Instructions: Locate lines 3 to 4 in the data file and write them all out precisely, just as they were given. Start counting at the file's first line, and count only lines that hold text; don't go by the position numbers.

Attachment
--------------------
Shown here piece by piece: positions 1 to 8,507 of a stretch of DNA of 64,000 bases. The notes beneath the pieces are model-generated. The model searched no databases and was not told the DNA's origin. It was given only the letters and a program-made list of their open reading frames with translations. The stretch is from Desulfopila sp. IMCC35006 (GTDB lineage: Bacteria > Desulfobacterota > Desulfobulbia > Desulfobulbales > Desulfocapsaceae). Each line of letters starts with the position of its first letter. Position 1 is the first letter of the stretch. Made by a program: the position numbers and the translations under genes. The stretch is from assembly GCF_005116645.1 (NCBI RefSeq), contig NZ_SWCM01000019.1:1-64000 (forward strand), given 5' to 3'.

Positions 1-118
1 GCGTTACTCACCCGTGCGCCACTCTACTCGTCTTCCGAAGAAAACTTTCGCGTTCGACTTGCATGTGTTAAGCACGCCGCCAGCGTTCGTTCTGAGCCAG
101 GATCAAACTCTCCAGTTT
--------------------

1 GCGTTACTCACCCGTGCGCCACTCTACTCGTCTTCCGAAGAAAACTTTCGCGTTCGACTTGCATGTGTTAAGCACGCCGCCAGCGTTCGTTCTGAGCCAG
101 GATCAAACTCTCCAGTTT